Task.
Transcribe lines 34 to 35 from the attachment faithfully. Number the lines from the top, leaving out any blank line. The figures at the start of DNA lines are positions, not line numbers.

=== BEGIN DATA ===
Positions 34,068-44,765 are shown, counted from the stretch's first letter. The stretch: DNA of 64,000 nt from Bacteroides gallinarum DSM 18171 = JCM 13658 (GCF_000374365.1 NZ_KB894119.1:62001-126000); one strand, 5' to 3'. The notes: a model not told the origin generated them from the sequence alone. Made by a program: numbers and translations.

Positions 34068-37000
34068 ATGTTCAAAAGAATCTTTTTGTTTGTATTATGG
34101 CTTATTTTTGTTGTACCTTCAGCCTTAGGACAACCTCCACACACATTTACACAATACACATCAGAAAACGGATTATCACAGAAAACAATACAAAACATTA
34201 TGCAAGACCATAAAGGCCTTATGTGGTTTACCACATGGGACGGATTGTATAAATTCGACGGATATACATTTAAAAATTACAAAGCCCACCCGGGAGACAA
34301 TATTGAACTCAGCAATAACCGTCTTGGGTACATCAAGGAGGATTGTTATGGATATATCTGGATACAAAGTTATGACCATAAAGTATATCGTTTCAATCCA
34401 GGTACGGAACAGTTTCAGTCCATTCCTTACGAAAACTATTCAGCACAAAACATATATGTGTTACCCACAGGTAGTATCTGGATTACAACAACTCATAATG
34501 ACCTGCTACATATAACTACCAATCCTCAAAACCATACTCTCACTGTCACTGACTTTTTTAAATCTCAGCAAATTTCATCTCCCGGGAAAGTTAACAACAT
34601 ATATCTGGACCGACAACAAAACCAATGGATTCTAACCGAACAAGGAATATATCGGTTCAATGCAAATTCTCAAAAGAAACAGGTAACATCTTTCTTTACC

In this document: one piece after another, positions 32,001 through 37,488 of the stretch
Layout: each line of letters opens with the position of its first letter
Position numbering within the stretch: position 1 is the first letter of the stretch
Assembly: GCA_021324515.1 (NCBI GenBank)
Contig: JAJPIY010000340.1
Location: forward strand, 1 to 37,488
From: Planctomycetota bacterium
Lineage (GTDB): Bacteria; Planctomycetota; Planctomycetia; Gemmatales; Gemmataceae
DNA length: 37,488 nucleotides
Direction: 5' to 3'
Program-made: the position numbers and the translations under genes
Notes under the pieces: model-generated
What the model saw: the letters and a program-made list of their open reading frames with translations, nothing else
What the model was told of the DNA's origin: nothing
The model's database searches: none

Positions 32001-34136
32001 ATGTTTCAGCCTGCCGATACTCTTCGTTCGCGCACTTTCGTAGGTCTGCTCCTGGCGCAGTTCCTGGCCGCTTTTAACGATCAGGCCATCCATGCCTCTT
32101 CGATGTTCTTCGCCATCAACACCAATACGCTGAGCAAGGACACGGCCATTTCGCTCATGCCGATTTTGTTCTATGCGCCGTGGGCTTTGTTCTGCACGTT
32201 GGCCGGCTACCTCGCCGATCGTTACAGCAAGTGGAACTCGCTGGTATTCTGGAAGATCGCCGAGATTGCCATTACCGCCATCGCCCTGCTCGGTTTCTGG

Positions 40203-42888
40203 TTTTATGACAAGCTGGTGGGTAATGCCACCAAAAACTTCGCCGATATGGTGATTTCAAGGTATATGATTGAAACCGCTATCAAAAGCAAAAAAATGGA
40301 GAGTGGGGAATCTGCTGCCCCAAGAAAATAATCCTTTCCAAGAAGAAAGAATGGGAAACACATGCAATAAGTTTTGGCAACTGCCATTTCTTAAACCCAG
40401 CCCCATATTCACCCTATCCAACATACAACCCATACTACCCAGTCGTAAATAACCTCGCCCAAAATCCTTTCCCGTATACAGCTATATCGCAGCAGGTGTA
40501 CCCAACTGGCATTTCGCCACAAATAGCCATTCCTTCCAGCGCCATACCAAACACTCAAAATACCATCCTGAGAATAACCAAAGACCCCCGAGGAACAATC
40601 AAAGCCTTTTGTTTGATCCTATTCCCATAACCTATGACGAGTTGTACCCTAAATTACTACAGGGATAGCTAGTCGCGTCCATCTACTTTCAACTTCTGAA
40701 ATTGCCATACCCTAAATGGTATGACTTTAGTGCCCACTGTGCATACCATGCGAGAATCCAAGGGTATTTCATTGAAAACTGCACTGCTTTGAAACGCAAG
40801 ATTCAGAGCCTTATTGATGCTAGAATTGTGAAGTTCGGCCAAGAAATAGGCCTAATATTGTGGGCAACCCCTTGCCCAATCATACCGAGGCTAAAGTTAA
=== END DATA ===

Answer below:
40601 AAAGCCTTTTGTTTGATCCTATTCCCATAACCTATGACGAGTTGTACCCTAAATTACTACAGGGATAGCTAGTCGCGTCCATCTACTTTCAACTTCTGAA
40701 ATTGCCATACCCTAAATGGTATGACTTTAGTGCCCACTGTGCATACCATGCGAGAATCCAAGGGTATTTCATTGAAAACTGCACTGCTTTGAAACGCAAG